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Ancient Technology, Modern Empire: Roman Ruins and Empire-Building in Nineteenth-Century French North Africa

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When we think of nineteenth-century imperial technology, Roman ruins don’t usually come to mind. In French North Africa, however, the study of Roman imperial technologies and the rehabilitation of Roman hydraulic works played an important role in advancing French settlement. Scholars have long viewed technology as an important agent of imperialism, emphasizing the role that “superior” technologies played in facilitating European conquest. The history of Roman-turned-French hydraulic technology, however, tells another story: one in which the French self-consciously turned to the ancient past for technical guidance, often after the failure of more modern efforts. This talk explores how the French repurposed the remains of the Roman empire in late nineteenth-century Algeria and Tunisia, and reveals some of the ancient roots of modern empire.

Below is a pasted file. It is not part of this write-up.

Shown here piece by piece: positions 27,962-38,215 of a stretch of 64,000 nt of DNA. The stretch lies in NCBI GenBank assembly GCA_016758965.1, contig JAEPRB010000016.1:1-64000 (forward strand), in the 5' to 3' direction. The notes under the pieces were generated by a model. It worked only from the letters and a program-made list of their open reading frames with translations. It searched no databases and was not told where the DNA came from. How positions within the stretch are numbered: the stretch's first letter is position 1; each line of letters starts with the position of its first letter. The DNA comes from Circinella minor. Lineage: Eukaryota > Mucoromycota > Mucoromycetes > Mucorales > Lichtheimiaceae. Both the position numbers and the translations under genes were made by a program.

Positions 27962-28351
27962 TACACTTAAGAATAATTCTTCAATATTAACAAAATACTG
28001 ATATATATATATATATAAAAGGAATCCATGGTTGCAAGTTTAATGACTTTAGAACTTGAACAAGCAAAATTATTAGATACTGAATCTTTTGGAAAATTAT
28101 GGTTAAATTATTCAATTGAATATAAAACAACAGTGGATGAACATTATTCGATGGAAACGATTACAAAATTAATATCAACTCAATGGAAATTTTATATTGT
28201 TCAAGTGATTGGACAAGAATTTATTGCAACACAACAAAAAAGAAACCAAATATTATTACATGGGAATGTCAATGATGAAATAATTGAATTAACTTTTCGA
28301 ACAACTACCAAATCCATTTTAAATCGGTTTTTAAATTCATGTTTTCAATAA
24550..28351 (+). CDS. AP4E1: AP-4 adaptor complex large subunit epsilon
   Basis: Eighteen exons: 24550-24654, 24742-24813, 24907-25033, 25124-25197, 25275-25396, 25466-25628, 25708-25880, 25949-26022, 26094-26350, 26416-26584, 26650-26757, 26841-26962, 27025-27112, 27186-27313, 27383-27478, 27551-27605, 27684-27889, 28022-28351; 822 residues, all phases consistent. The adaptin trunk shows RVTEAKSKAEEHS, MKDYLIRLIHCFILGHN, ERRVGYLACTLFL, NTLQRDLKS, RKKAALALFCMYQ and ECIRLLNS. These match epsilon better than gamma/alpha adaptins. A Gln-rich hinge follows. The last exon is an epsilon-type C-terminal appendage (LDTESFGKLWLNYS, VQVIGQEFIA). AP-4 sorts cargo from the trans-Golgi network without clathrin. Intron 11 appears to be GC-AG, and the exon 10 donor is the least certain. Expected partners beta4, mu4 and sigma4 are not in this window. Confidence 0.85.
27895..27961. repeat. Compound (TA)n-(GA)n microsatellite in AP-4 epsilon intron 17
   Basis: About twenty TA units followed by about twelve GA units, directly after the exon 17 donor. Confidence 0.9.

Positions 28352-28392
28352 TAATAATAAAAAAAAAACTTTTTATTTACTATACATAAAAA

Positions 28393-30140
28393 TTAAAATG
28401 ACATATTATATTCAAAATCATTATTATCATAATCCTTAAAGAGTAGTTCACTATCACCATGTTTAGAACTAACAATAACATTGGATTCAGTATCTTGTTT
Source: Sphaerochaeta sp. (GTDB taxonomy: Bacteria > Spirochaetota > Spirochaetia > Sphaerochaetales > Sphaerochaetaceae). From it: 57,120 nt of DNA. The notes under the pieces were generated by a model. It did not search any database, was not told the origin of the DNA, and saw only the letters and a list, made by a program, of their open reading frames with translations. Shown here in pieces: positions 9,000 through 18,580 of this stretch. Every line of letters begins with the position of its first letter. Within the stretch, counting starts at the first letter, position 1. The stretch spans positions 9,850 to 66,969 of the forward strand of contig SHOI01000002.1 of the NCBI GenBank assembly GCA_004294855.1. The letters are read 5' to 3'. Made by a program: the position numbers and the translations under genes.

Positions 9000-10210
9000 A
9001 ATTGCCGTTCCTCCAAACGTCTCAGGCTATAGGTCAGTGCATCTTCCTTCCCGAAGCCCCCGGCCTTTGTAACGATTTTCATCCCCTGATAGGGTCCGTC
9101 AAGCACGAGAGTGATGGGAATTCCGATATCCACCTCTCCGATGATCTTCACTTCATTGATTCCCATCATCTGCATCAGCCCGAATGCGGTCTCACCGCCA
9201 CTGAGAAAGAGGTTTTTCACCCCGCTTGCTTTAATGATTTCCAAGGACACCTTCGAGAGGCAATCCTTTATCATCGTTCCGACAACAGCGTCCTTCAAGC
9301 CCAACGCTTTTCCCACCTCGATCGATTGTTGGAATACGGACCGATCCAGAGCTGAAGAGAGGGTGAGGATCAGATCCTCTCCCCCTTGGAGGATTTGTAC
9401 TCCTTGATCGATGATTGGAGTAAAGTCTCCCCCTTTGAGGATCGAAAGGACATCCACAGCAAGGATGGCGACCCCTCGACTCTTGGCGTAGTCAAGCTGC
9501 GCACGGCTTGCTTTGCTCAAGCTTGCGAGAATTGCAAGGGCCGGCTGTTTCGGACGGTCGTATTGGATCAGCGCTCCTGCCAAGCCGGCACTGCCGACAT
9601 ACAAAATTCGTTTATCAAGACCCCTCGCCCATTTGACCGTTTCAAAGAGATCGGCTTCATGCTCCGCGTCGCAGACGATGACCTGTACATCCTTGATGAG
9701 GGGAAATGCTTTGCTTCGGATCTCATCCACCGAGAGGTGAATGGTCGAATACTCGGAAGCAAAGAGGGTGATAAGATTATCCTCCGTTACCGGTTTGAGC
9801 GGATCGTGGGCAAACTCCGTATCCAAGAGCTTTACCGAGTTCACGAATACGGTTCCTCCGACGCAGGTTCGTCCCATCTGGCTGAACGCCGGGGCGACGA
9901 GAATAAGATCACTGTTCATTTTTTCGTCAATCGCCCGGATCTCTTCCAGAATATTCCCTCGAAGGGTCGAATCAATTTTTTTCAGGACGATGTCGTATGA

This event will also be streamed live to our Chicago campus. Registration is not required for the streaming event. 

Jessica Biddlestone Jessica Biddlestone is a doctoral candidate in history at Northwestern University and a T.H. Breen Fellow at the Nicholas D. Chabraja Center for Historical Studies. Her dissertation, “France in Roman Africa: Antiquity and the Making of Empire in French Algeria and Tunisia,” explores how the French studied and used Roman ruins in their efforts to develop colonies in North Africa. 

Class Details

1 Sessions
Weekly - Wed

Location
500 Davis Center

Instructor
MultipleInstructor :
1.Candice Dalrymple2.Lisa D'Angelo 

Tuition: 

$0.00


Schedule Information

Date(s) Class Days Times Location Instructor(s)
4/10/2019 - 4/10/2019 Weekly - Wed 12:00 PM - 1:00 PM Evanston, 500 Davis Center  Map Lisa D'Angelo  ; Candice Dalrymple